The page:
Cancer. It’s an ugly word. It’s a horrible disease. One which I am, so far, lucky enough to have not had. However I, like many of you I am sure, do know people who have had it. Some have died from one form of cancer or another, some have survived. One person I know has survived it twice.
For those of you who don’t know her, may I introduce you to Emma from Crazy with Twins. In 1994, aged just eight years old, Emma was diagnosed with Leukaemia. She had three intensive courses of chemotherapy over a two-year period. The chemotherapy stopped in 1996 and she had regular check-ups until 2006. At the time, the survival rate for children with acute lymphoblastic cancer was just 70%, today the survival rate for ALL is now 85%.
For someone to successfully battle with cancer and go on to have a beautiful family is an achievement in itself, I am sure you will agree. Imagine what it must be like to have to fight cancer a second time? That’s exactly what Emma did.
Last year, Emma was once again diagnosed with cancer. This time papillary thyroid carcinoma. Now with three daughters and a husband, she had to fight once more. She had her thyroid removed and had to undergo intensive radiotherapy. She became known as Radioactive Mum. She became known as Radioactive Mum. Bloggers across the country came together, tweeting and/or blogging messages of support and Emmas Army (#EmmasArmy) was born.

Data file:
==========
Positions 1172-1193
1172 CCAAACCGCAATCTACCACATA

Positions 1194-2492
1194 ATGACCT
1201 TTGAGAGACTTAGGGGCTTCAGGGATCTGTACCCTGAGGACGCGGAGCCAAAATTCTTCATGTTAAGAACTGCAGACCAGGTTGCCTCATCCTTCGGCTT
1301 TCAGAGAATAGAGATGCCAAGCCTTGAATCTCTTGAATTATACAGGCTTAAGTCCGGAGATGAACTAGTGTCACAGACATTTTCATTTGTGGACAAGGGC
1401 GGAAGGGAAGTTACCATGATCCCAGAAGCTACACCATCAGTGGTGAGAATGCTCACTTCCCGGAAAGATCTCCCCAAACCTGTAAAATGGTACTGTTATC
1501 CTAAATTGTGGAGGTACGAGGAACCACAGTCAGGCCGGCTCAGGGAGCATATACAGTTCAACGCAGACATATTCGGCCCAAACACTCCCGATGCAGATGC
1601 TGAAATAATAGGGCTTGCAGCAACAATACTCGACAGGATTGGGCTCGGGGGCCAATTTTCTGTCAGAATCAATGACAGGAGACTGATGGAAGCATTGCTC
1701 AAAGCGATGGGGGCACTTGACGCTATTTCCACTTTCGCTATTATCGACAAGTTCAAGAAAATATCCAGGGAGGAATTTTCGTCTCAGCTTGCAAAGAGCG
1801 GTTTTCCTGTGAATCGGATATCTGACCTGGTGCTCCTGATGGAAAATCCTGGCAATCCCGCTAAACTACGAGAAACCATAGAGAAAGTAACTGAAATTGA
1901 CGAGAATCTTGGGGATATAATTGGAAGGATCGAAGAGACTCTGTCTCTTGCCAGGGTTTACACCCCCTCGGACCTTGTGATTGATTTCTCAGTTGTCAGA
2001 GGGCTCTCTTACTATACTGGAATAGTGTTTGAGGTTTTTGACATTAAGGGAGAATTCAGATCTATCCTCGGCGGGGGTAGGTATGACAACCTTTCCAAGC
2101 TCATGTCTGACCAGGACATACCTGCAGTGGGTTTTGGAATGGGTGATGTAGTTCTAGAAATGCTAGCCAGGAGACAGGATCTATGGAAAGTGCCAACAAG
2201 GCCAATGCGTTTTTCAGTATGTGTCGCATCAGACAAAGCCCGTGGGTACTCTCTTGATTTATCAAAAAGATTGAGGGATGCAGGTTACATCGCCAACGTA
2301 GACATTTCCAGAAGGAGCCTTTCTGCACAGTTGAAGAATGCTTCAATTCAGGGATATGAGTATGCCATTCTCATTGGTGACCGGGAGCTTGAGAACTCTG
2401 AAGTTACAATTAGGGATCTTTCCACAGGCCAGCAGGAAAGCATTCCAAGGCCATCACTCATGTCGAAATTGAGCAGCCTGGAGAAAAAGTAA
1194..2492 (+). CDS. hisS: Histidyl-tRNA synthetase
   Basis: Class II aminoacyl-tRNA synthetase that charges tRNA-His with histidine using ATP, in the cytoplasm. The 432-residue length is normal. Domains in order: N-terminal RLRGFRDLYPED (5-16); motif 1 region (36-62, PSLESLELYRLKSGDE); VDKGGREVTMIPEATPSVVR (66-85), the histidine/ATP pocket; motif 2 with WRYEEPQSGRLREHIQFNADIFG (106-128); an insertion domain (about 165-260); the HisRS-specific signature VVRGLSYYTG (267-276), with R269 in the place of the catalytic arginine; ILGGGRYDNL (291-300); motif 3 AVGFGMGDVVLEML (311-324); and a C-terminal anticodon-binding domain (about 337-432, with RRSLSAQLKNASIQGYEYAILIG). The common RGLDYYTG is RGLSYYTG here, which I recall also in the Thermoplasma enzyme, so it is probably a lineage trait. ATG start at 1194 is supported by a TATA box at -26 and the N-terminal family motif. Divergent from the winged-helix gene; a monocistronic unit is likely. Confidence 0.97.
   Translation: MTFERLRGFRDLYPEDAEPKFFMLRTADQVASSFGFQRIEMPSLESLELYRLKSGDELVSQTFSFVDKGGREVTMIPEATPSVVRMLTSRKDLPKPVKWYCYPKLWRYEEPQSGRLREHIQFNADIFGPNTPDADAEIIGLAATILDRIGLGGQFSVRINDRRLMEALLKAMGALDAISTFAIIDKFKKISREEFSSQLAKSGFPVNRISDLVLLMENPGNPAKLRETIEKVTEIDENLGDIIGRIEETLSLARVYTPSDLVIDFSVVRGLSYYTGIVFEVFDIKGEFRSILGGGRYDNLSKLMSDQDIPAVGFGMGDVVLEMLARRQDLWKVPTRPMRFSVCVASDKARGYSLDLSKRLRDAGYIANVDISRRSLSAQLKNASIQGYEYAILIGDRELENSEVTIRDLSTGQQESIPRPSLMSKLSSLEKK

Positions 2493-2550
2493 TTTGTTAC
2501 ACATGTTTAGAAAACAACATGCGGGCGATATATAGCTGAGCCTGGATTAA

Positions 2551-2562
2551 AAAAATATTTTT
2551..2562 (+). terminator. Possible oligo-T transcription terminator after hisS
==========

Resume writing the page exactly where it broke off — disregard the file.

Emma has been an amazingly strong and resilient lady, talking positively and with determination about her experiences (and that of her family members, some of whom have also battled cancer). She was a wonderful support to me whilst I was homeless and gathered a group together to raise some funds to help us to furnish our flat, even taking the time to drive to Bristol in order to take me to Ikea to do some shopping (we must do that again soon!).
Despite having recently suffered from an ectopic pregnancy and still coming to terms with that, both physically and emotionally, Emma’s determination to raise money for Cancer Research UK has not wavered. She plans to WALK the Cotswold’s Way. All 104 miles of it over 10 consecutive days, starting on Thursday 15th May, at a time when she should still be recuperating.
Naturally she would like as many people as possible to join her but, more importantly, she needs sponsorship. She wants to raise as much money as possible for Cancer Research UK, to help fund research into cures for cancer.
Sadly I am unable to join her in the walk for health reasons but I will be supporting her virtually in any way I can.
If you think you could support her, whether by joining in with the walk or through, sharing messages of support on social media or by way of a financial donation, please do head over to her blog where you can find details about the plan and more of her personal tales about her experiences with cancer.